It has long been said by altruistic philosophers, and famously iterated in 1966 by no less authority than David Ruffin and The Temptations, that "Beauty Is Only Skin Deep."
But alas, anyone who has spent any time on this planet chock full of monuments to physical splendor, and who has perhaps had the lesson harshly impressed in middle school, knows that all that well-meaning claptrap goes out the window when one is confronted with a comely face or a well-turned ankle. There is no expression, "The great personality that launched a thousand ships."
Thus, even we really good looking people must commiserate with Amy Schumer's Renee Bennett in directors Abby Kohn and Marc Silverstein's sweet and fanciful "I Feel Pretty."
Unafraid of presumption in weaving its wish-fulfillment plot, the convivial fantasy's DNA harks back to iconic farces like "One Touch of Venus" (1948) and "Mr. Peabody and the Mermaid" (1948). Of course, our suspension of disbelief requires that we issue nary a wince when Renee realizes her dream of being beautiful via no less a cliché than a bump on the head. OK with me.
Truth is, it wouldn't be half as much fun if there were some esoteric, scientific explanation for Renee's transition from wallflower sequestered in a dingy office doing drab computer work for haute cosmetic company, Lily LeClaire, to high profile trend-setter. Rather, it's the magic, verve and humanity Schumer imbue Renee with that captures our imagination. Sweetly peddling a sense of poetic justice, she sings a paean to the underdog, embodying a happy turn of events in a time that sure could use a smile to counter the scowl now casting a shadow on the landscape.
But what makes Schumer's portrayal so ingratiating beyond its temporary salve against cynicism, as well as a tutorial about the truly important things in life, is that it serves as a vital reminder, an aide-mémoire. While watching Renee conquer her lack of self-esteem offers us vicarious joy in the dark of the movie house, an implied benefit gives us a little something to take home. Wafted to where enchantment lives, we glimpse that idealistic part of our very being that pulled us out of the primordial mud in the first place.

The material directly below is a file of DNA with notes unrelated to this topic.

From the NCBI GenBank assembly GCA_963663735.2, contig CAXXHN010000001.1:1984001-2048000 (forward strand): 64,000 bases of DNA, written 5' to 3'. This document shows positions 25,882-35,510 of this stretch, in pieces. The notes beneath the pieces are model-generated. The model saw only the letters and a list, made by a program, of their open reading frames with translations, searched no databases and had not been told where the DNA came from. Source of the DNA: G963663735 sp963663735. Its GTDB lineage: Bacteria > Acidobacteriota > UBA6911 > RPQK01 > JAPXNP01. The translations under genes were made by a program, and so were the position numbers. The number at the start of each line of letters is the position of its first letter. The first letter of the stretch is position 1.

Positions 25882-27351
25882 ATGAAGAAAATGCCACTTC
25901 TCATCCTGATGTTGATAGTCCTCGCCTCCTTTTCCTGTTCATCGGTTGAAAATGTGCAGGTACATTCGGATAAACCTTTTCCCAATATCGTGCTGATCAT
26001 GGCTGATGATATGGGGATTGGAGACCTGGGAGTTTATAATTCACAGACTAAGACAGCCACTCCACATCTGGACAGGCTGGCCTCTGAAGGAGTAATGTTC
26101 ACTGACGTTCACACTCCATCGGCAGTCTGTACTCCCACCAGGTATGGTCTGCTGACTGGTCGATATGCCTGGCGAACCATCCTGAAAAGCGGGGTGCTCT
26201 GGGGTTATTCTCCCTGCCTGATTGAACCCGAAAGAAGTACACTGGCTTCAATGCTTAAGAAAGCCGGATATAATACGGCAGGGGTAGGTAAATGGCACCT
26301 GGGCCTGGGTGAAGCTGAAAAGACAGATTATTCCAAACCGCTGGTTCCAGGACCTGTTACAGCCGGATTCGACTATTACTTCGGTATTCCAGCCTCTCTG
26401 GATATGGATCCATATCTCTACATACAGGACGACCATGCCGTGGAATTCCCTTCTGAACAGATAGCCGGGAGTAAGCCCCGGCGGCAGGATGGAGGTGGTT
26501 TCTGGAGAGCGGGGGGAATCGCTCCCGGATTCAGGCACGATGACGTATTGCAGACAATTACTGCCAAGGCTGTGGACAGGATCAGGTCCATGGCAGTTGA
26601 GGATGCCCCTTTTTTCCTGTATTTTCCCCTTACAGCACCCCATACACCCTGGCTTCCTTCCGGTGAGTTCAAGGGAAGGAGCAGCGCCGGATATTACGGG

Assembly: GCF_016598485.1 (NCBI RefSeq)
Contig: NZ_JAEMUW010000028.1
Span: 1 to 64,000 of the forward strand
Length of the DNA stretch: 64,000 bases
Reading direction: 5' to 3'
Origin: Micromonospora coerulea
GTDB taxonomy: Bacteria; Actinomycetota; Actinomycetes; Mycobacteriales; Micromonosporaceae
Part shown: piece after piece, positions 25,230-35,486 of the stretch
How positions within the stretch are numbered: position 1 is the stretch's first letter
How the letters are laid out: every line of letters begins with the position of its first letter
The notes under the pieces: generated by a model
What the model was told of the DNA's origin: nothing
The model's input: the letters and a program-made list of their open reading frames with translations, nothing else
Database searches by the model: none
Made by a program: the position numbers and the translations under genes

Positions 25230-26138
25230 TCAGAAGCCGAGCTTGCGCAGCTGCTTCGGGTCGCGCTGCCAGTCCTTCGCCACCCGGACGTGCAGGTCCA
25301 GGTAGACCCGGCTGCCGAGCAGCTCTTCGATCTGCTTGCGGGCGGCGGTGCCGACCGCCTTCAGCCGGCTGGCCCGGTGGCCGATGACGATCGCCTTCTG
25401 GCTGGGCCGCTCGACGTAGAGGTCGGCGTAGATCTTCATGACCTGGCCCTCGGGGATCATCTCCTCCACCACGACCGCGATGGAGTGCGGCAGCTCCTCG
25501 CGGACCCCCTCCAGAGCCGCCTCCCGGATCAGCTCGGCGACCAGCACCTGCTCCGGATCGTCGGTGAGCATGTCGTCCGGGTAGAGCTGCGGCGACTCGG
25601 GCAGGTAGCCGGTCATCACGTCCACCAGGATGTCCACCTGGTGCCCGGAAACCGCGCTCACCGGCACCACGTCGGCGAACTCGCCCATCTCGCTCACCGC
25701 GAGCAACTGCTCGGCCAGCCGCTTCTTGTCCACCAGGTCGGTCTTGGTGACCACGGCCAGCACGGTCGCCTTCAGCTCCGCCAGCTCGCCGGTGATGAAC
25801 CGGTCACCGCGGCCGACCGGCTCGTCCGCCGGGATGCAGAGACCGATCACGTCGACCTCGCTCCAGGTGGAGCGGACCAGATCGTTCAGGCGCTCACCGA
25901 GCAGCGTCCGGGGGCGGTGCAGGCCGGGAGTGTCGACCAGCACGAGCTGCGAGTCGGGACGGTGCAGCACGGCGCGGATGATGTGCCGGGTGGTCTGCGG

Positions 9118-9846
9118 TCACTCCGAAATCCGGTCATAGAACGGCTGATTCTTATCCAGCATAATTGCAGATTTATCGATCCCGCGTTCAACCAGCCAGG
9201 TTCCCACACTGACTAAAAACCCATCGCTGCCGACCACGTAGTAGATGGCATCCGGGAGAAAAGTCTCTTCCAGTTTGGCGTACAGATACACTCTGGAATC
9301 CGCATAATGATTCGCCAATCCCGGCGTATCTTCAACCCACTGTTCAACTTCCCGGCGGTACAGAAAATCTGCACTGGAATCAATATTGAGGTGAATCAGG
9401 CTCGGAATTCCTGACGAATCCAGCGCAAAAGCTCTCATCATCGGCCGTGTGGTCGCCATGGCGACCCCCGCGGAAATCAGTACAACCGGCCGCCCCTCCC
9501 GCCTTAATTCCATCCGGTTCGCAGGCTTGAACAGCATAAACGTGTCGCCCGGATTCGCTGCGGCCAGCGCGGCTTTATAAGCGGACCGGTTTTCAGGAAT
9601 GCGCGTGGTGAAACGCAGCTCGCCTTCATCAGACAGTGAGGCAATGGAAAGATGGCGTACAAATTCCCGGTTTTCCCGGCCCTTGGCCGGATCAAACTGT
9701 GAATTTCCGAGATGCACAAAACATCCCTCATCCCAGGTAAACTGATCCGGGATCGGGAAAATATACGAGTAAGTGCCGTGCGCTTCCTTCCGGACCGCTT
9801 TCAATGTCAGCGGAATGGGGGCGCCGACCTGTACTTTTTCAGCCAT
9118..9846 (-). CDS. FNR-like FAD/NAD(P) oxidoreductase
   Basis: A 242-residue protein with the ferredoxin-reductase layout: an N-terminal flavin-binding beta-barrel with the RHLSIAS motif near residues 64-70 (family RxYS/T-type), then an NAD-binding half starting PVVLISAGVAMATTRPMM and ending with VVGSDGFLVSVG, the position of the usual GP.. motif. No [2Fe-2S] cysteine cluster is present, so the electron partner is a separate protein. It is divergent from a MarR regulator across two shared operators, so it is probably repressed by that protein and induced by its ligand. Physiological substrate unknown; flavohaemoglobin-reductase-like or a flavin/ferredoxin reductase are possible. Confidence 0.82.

Giving this all just a smidgen of realism while providing Schumer the opportunity to showcase her thespic chops, the image we see in the mirror, mirror on the wall is not a more attractive stand-in, but Renee herself, simply imagining a different visage. The humor in this pantomimic accomplishment extends into the narrative and leads to the predictable moral of the story. We'd be up in arms if it were anything less than totally expected.
A now bold and brazen Renee, bursting with chutzpah, is overpowering in her confidence. She bowls folks over.
This includes Ethan, nicely portrayed by Rory Scovel, who becomes a love interest after our brave new girl meets him in a dry cleaning establishment and proceeds to explain how it's perfectly understandable that he might be overwhelmed by her pulchritude. But on to the really big wish, the plan is to wrest herself from the Chinatown basement of anonymity, where average-looking Renee toiled inconsequently, and catapult to a position of glamour at LeClaire.
Shades of "How to Succeed in Business Without Really Trying" (1968), the old chestnut works. There are no surprises worth mentioning. It's all unabashedly feel-good stuff save for the perfunctory stumbling block at the catastasis when the newly minted Venus suffers a case of hubris, alienates her two best buds, and puts her unassuming beau in a quandary. Yet, fret not.
There is an ethical gyroscope at work in this wisp of a cotton candy amusement that makes sure rewards, comeuppances and justifications are doled out in fair proportion. Still, for all its sweet-souled pandering to our inner softy, a smart, mini-treatise on vanity supplies a certain legitimacy.
This comes courtesy of what appears to be a heartfelt tour-de-force from Schumer that plays like a one-woman show with only a spray of human decoration. While all the ancillary portrayals supply the necessary sounding boards, including a bit of high-pitched jadedness from Michelle Williams as the out-of-touch granddaughter of founder Lily LeClaire (Lauren Hutton), it's Amy in whom we invest our fond wishes. Striking a seriocomic blow for anyone who ever felt they were shortchanged in the beauty sweepstakes, she is the Jeanne d'Arc of averageness.
You see, while our better instincts agree in principle that beauty is only skin deep, albeit with circumspect reservation, few people tune into the Miss America Pageant for the talent portions alone. Hence, in tackling this one example of our ingrained hypocrisies, "I Feel Pretty" charmingly declares the wisdom of taking the time to dig beneath the surface in search of the inner beauty that might therein lie.
"I Feel Pretty," rated PG-13, is an STX Entertainment release directed by Abby Kohn and Marc Silverstein and stars Amy Schumer, Rory Scovel and Michelle Williams. Running time: 110 minutes.
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